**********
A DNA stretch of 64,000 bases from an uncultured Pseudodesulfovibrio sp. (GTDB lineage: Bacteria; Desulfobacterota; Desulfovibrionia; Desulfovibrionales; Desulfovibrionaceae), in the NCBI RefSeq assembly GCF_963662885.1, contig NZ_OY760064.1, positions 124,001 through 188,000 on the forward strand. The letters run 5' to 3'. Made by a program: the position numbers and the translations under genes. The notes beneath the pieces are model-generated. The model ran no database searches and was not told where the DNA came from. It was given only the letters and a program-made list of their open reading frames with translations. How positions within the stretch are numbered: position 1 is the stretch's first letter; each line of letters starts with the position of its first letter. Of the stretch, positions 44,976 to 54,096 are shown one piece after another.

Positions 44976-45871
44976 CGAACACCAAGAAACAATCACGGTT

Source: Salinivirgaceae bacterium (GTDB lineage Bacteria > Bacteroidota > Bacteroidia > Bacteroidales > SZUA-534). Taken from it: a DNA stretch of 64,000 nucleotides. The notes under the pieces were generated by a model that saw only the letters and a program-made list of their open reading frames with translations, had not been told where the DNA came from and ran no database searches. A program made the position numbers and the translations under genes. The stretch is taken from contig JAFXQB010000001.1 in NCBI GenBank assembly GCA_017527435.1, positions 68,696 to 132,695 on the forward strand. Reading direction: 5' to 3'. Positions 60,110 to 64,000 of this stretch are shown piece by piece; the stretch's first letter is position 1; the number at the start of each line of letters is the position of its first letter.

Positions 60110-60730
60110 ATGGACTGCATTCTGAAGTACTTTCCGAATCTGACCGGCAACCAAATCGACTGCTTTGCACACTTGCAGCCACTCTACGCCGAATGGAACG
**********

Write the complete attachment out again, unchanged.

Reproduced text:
A DNA stretch of 64,000 bases from an uncultured Pseudodesulfovibrio sp. (GTDB lineage: Bacteria; Desulfobacterota; Desulfovibrionia; Desulfovibrionales; Desulfovibrionaceae), in the NCBI RefSeq assembly GCF_963662885.1, contig NZ_OY760064.1, positions 124,001 through 188,000 on the forward strand. The letters run 5' to 3'. Made by a program: the position numbers and the translations under genes. The notes beneath the pieces are model-generated. The model ran no database searches and was not told where the DNA came from. It was given only the letters and a program-made list of their open reading frames with translations. How positions within the stretch are numbered: position 1 is the stretch's first letter; each line of letters starts with the position of its first letter. Of the stretch, positions 44,976 to 54,096 are shown one piece after another.

Positions 44976-45871
44976 CGAACACCAAGAAACAATCACGGTT

Source: Salinivirgaceae bacterium (GTDB lineage Bacteria > Bacteroidota > Bacteroidia > Bacteroidales > SZUA-534). Taken from it: a DNA stretch of 64,000 nucleotides. The notes under the pieces were generated by a model that saw only the letters and a program-made list of their open reading frames with translations, had not been told where the DNA came from and ran no database searches. A program made the position numbers and the translations under genes. The stretch is taken from contig JAFXQB010000001.1 in NCBI GenBank assembly GCA_017527435.1, positions 68,696 to 132,695 on the forward strand. Reading direction: 5' to 3'. Positions 60,110 to 64,000 of this stretch are shown piece by piece; the stretch's first letter is position 1; the number at the start of each line of letters is the position of its first letter.

Positions 60110-60730
60110 ATGGACTGCATTCTGAAGTACTTTCCGAATCTGACCGGCAACCAAATCGACTGCTTTGCACACTTGCAGCCACTCTACGCCGAATGGAACG